Every college graduate has had experience networking via various jobs during their college career, but they are yet to be experts. The following are insights from campus professionals on networking.
For those who have no idea, networking is the procedure for developing beneficial relationships with professionals and peers with whom you share common interests, such as academic aids, professors, employers, or anyone you meet. Particularly, networking helps students link with business and company owners to help them scout for possible jobs.
What do you see in your future career? According to mypaperwriter.com, all cadres of graduates such as college and senior high school can take some steps to start developing your future career vision. Cornerstone is about professional networking.
Why we should develop networking
According to Dr. Rachel Hammond, an associate professor, who prepares students for their chosen careers, networking helps students make connections with prospective future employers and fellow students in the field and even offer encouragement, support, and direction during their studies. Besides, later on, when students begin to look for full-time jobs and internships that last beyond college life.
To thrive in today’s economy, we need functional relationships. All vocational calling ranging from physician, photographer, accountant to authors needs to create and maintain relationships.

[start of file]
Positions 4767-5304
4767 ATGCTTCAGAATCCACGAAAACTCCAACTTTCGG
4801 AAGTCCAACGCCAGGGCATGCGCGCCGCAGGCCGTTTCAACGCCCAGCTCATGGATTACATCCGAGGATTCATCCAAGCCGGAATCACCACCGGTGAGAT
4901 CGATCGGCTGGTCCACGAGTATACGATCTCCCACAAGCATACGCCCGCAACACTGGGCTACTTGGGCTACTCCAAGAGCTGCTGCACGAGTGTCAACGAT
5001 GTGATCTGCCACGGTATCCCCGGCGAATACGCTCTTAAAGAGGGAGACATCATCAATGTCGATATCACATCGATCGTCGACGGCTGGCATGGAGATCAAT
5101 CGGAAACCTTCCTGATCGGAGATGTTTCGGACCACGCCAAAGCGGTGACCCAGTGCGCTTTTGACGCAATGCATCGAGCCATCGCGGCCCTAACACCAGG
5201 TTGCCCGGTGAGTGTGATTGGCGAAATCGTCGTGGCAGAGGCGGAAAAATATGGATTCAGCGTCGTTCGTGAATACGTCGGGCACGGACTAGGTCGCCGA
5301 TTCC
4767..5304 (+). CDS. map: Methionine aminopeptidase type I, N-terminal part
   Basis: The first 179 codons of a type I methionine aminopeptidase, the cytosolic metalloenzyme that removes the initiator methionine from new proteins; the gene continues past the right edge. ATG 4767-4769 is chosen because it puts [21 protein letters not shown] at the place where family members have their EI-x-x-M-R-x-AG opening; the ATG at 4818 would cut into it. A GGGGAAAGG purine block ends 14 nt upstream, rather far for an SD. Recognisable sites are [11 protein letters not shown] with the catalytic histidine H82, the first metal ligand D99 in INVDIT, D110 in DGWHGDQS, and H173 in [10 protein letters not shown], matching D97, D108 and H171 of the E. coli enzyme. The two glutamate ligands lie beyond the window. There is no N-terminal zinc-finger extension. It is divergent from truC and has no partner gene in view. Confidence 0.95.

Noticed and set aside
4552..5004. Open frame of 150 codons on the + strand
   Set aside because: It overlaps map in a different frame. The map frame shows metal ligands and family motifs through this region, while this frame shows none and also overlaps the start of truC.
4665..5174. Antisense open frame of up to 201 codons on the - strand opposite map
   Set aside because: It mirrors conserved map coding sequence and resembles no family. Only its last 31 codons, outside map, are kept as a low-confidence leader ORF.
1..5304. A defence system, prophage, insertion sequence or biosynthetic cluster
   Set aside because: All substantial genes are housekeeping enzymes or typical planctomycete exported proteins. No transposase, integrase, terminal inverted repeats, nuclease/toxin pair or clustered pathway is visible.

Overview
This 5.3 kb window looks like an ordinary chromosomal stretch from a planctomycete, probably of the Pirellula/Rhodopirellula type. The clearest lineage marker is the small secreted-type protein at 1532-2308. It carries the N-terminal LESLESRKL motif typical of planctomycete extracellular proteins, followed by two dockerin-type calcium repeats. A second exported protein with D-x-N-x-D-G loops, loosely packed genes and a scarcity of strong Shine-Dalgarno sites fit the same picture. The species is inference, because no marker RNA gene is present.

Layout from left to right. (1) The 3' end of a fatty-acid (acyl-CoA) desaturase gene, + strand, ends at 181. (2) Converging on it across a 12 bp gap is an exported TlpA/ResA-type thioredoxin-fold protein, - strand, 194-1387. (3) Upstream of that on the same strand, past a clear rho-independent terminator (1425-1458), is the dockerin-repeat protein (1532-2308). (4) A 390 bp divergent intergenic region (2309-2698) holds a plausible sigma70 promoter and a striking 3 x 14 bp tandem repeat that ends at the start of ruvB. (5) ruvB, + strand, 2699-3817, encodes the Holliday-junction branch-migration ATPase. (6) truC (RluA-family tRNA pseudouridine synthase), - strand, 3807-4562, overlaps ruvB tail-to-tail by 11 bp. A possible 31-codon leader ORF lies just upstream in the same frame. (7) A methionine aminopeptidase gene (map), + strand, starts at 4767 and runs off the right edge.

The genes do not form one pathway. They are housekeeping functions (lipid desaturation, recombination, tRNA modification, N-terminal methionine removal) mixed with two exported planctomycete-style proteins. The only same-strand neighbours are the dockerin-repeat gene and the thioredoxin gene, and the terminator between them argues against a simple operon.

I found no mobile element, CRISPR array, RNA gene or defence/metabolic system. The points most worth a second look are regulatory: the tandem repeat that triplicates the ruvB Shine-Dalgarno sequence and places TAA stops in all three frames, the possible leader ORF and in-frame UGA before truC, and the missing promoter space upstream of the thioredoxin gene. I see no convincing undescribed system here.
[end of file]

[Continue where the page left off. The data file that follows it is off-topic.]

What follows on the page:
Establishing a connection with other people will help you get to the top, and a necessary element for every career. Networking helps students in all levels of their studies, such as those graduating from college and intending to pursue work in their fields or graduating from high school and looking to explore study opportunities. Networking is the pathway to your destination.
According to Gaertner, Cornerstone has a framework to support her students to develop themselves with opportunities such as annual career fairs and non-profit internships together with volunteer fairs. Students who have interest can check the Handshake events sections or talk to an advisor from either or life path peer or career and life calling center.
It is a fact that we all have a built-in network to help us get started with networking. Friends, family, and everyone else we know who have common interests with us can be in a position to help us make links through their acquaintances and friends of friends. The ball is on your side to begin the process. The good news is that Cornerstone assists their students to get started with networking.
For a network to be strong and last long, there should be a feeling of mutual benefit and trust from all parties. Networking relationships are not about what students get but should also consider what they offer to others in the networking cycle.
Hammond suggests that students should look for people with natural connections through their current relationships, alumni network, or colleagues. Former employers and professors can play a pivotal role in your future career. Students can use what they have but should not get afraid to step out of their comfort zone.
The majority of the students do not begin thinking of networking until the last year of their college life. However, it is not too early to begin building connections. The skill of establishing networks have the potential to move a student forward where other students are behind. Develop a solid base now for yourself so that you will be in a position to lean on in the future. Those interested in beginning their networking can get in touch with the Cornerstone career and life calling center.